About 500 teachers have already asked to be moved back to their home areas.
The Kenya National Union of Teachers (Knut) on Tuesday said 547 teachers have made application to the Teachers Service Commission (TSC) to be transferred back to their preferred areas.
On Thursday last week, the union said it had reached an agreement with TSC to reverse delocalisation, and that it had directed the 110 branch secretaries to make available a list of teachers willing to be moved.
The Kenya Union of Post-Primary Education Teachers (Kuppet) said their branches were still compiling the list.
About 6,000 teachers were affected in the delocalisation policy, which saw several tutors transferred away from their preferred schools.
Despite the low numbers, Knut Secretary-General Collins Oyuu said more will be coming forward.
‘‘Several of our members, not many, have already submitted their applications for consideration to have themselves assisted. We still have a data of others who availed the required information and are yet to be re-routed due to logistical issues at personal level,’’ he said.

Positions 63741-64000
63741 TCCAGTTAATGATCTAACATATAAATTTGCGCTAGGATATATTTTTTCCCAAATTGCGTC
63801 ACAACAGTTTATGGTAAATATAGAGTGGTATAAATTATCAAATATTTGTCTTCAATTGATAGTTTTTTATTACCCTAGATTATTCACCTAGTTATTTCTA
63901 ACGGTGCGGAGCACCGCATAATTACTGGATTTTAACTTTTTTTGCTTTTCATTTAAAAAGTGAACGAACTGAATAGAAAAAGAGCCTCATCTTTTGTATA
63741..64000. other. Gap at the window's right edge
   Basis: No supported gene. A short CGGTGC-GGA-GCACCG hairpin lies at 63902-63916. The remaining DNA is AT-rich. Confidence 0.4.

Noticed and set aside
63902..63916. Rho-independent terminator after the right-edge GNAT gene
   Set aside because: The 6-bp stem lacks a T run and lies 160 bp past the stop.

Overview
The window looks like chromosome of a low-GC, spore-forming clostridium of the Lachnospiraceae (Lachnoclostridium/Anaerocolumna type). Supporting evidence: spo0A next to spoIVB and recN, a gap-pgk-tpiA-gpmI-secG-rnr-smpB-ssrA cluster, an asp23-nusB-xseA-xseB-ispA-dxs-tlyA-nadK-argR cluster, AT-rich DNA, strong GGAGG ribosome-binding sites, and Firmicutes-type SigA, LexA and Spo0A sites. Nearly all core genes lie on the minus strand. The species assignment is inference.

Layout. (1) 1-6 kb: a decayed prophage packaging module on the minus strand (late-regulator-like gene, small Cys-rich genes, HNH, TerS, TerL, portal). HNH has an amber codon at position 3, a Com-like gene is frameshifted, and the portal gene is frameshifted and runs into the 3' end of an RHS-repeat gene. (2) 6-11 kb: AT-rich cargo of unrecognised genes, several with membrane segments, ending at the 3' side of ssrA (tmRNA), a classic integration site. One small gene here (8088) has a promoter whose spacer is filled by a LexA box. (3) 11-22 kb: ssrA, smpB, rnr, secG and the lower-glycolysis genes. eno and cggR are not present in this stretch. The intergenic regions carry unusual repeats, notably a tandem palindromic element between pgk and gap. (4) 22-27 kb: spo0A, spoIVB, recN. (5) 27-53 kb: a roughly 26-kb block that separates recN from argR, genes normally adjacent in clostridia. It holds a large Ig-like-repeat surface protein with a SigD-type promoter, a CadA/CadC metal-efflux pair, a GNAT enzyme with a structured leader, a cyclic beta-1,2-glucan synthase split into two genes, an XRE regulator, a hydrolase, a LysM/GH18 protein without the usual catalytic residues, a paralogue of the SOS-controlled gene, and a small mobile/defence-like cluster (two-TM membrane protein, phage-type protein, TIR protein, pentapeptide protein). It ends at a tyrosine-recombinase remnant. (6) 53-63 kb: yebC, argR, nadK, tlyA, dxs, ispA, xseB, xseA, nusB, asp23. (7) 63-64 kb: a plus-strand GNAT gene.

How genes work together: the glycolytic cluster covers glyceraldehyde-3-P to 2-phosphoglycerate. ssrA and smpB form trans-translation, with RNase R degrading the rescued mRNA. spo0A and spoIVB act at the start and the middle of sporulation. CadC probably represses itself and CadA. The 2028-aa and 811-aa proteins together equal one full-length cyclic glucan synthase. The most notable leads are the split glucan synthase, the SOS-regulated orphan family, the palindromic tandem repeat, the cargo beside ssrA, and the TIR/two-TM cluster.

‘‘We are also cognisant of the fact that several of our other members have submitted applications online. We trust that with close follow-up with TSC, which we shall do, we shall have all of them assisted.’’
Kuppet has given members two months to apply for delocalisation.
The policy mostly affected head teachers and their deputies.
Mr Oyuu said the union expects to have an input in future policies.
‘‘Knut must be given its right place at the table of planning, formation and implementation of policies that affect our members. If we had sat with TSC about delocalisation, it would not have gone to this extent.’’
On teachers’ medical insurance scheme, he asked the National Treasury to allocate more money.
Minet cover expired on October 31, but got a two-month extension to enable TSC to get another insurer by January.
‘‘A tender for the new contract has already been done and it’s yet to be awarded. Tendering was to be determined by the budget ceiling of Sh15 billion, which the National Treasury has,’’ said Mr Oyuu.
‘‘Several medical insurance firms had expressed interest, including the National Health Insurance Fund (NHIF), but the budgetary ceiling was below what NHIF expected. It’s our prayer that the Treasury appropriates more funds,’’ said Oyuu.